Tesla Cybertruck Engineer: Rust Spots Are Just "Surface Contamination"

Chris Teague
by Chris Teague

At this point, the Tesla Cybertruck has made so many headlines that it’s impossible to keep track of them all. Good or bad, the EV gets a ton of attention, most recently for reports that some owners noticed its stainless steel body rusting in places.

The claims immediately went viral, with people across the internet chiming in to poke fun or offer support for Tesla. Now, a Tesla engineer has stepped up to defend the truck, and it appears that the “rust” might be easily cleaned.

Earlier this week, Cybertruck lead engineer and director of reliability, test, and analysis Wes Morill took to X to offer details on the truck and its unique body. “Stainless steel is reactive, and free iron that sits on it will rust. It’s surface contamination only and can be cleaned off easily.” CEO Elon Musk responded to the post in agreement, and several loyal Tesla fans chimed in.

The controversy started on the Cybertruck Owners Club forum as images from two owners surfaced, appearing to show small orange spots, which they said looked like rust or corrosion. Morrill’s post on X featured a link to the “Bearded Tesla Guy” YouTube channel, which published a video to show that the spots could be cleaned.

The YouTuber speculated that the spots could be caused by debris accumulating on the body during shipping. He found that window cleaner wasn’t effective, but stainless steel cleaner was. Even so, he admitted that the spots were disappointing to see on a new truck with a price tag of more than $100,000.

[Image: Tesla]

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Chris Teague
Chris Teague

Chris grew up in, under, and around cars, but took the long way around to becoming an automotive writer. After a career in technology consulting and a trip through business school, Chris began writing about the automotive industry as a way to reconnect with his passion and get behind the wheel of a new car every week. He focuses on taking complex industry stories and making them digestible by any reader. Just don’t expect him to stay away from high-mileage Porsches.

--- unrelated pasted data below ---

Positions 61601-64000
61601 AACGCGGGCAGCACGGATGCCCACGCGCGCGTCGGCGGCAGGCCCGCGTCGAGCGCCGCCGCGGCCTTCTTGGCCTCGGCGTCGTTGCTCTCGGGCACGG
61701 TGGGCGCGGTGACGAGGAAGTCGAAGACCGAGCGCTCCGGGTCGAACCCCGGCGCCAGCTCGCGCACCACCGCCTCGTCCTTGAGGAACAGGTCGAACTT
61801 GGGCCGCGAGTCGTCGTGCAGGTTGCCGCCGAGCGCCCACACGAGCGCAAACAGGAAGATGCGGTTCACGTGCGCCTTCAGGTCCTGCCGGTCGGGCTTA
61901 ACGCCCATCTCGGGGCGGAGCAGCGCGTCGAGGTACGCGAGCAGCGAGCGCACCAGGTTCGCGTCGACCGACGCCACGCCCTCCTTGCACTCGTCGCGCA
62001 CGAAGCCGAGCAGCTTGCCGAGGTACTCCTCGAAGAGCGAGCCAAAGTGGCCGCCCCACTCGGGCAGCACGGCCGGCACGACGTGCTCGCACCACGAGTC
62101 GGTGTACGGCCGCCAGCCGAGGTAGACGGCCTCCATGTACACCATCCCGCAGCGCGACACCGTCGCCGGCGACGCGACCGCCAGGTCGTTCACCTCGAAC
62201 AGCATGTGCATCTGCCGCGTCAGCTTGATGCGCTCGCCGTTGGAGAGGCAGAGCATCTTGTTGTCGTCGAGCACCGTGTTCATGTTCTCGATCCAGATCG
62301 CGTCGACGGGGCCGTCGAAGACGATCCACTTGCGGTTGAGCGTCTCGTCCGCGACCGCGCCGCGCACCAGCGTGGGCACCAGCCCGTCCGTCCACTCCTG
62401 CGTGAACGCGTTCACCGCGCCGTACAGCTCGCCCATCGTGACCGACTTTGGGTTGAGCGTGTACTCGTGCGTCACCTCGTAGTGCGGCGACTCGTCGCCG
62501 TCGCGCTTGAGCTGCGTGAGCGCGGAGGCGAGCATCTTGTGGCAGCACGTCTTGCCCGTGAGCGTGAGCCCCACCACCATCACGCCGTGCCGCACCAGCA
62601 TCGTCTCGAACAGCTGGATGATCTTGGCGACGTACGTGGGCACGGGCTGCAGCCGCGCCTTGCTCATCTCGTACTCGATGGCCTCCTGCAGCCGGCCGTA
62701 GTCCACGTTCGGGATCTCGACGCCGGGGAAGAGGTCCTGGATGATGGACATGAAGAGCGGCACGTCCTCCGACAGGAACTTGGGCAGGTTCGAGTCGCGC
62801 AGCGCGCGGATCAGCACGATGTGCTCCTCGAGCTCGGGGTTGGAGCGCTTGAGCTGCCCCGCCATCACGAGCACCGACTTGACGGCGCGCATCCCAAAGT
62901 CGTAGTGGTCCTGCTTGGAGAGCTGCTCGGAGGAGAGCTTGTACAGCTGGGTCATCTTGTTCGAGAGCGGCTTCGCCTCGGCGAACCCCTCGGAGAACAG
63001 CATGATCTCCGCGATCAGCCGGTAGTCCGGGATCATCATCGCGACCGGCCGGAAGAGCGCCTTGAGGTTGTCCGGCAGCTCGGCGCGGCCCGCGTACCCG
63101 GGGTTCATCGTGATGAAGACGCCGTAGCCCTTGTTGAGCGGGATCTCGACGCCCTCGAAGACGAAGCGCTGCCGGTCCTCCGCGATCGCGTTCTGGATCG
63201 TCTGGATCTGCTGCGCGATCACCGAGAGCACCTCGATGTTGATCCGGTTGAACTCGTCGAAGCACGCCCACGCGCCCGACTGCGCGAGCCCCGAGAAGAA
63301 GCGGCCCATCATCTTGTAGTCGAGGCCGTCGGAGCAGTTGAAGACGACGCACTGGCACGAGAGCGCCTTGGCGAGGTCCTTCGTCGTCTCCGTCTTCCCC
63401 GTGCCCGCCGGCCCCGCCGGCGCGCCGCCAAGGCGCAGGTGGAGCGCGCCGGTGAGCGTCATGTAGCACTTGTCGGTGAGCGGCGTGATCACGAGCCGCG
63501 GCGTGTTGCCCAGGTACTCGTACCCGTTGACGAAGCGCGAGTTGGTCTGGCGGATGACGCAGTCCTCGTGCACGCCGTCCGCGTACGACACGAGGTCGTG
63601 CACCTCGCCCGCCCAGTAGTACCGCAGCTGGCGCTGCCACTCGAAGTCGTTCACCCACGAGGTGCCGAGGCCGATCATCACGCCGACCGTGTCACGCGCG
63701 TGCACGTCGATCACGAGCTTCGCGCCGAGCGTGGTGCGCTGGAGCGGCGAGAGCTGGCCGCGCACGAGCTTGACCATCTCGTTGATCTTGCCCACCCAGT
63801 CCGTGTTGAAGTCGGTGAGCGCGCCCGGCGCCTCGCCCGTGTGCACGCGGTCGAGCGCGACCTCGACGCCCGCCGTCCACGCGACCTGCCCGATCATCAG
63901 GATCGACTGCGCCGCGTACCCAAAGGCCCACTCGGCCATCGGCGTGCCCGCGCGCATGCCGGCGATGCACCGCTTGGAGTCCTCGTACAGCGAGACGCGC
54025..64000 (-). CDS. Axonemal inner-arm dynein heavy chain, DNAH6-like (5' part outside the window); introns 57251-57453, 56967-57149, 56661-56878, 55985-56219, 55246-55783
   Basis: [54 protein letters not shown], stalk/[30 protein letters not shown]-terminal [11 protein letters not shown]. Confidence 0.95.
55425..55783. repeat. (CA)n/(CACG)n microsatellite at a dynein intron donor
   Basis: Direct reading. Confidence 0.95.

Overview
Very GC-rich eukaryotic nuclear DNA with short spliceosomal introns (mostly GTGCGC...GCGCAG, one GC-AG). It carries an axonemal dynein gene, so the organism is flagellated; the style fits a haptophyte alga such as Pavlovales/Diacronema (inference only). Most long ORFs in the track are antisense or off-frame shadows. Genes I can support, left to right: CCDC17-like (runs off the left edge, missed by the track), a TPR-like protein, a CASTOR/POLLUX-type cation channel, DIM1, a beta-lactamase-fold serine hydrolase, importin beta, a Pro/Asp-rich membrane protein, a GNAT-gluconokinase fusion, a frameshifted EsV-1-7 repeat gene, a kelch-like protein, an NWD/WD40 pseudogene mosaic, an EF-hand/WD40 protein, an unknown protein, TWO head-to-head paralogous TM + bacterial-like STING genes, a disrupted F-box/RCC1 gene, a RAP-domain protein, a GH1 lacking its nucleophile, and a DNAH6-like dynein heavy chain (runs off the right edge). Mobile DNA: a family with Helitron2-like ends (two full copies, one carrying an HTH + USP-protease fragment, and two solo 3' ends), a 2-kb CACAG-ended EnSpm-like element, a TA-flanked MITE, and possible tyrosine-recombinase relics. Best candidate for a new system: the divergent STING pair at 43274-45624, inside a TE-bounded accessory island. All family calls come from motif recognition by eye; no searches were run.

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6 of 62 comments
  • Rochester Rochester on Feb 22, 2024

    The answer is to wipe it off? I don't recall ever having to "wife off rust" in any car I've ever owned. Well... once a year claybar for rail dust maybe.

    • Lorenzo Lorenzo on Feb 23, 2024

      It's stainless. Just wash it daily with Dawn, like your forks and spoons.

  • MaintenanceCosts MaintenanceCosts on Feb 22, 2024

    If you trust that Tesla vehicles are capable of "Full Self-Driving," then maybe you should also trust that this is surface contamination and that the underlying metal is unaffected.

    (Although it's also worth mentioning that surface contamination comes off traditionally painted cars with a sponge and a little soap.)

  • Zipper69 Zipper69 on Feb 22, 2024

    "....the spots were disappointing to see on a new truck with a price tag of more than $100,000"

    This week's understatement award.

  • Exner fan Exner fan on Feb 22, 2024

    Can a CT go through an automatic car wash?

    • ToolGuy ToolGuy on Feb 26, 2024

      @Exner to (sort of) answer your question, the owner's manual for the Cybertruck apparently isn't officially available yet. But the 'Wired' link from el scotto above contains 7 slides which walk through the relevant sections of the manual. Automatic car wash recommendations are included; the truck has a "Car Wash Mode" and an "Enable Free Roll" mode.

      Touchless with pH 13 or below is your short answer.